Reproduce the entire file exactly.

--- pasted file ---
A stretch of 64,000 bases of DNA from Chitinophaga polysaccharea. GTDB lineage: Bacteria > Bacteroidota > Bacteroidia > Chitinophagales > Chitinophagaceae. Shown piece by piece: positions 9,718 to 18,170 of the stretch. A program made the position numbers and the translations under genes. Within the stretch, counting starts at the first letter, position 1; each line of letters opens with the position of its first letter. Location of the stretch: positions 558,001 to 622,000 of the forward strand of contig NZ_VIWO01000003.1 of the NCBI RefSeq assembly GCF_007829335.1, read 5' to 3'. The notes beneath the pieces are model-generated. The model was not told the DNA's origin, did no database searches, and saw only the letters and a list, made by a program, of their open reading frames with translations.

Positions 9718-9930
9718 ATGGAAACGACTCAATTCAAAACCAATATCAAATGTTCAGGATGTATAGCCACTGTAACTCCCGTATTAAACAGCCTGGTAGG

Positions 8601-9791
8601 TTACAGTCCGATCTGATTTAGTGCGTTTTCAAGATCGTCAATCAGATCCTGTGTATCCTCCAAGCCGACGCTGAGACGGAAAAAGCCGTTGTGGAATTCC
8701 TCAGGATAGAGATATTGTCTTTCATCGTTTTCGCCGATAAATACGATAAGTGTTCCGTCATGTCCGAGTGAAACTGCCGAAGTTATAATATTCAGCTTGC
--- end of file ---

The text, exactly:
A stretch of 64,000 bases of DNA from Chitinophaga polysaccharea. GTDB lineage: Bacteria > Bacteroidota > Bacteroidia > Chitinophagales > Chitinophagaceae. Shown piece by piece: positions 9,718 to 18,170 of the stretch. A program made the position numbers and the translations under genes. Within the stretch, counting starts at the first letter, position 1; each line of letters opens with the position of its first letter. Location of the stretch: positions 558,001 to 622,000 of the forward strand of contig NZ_VIWO01000003.1 of the NCBI RefSeq assembly GCF_007829335.1, read 5' to 3'. The notes beneath the pieces are model-generated. The model was not told the DNA's origin, did no database searches, and saw only the letters and a list, made by a program, of their open reading frames with translations.

Positions 9718-9930
9718 ATGGAAACGACTCAATTCAAAACCAATATCAAATGTTCAGGATGTATAGCCACTGTAACTCCCGTATTAAACAGCCTGGTAGG

Positions 8601-9791
8601 TTACAGTCCGATCTGATTTAGTGCGTTTTCAAGATCGTCAATCAGATCCTGTGTATCCTCCAAGCCGACGCTGAGACGGAAAAAGCCGTTGTGGAATTCC
8701 TCAGGATAGAGATATTGTCTTTCATCGTTTTCGCCGATAAATACGATAAGTGTTCCGTCATGTCCGAGTGAAACTGCCGAAGTTATAATATTCAGCTTGC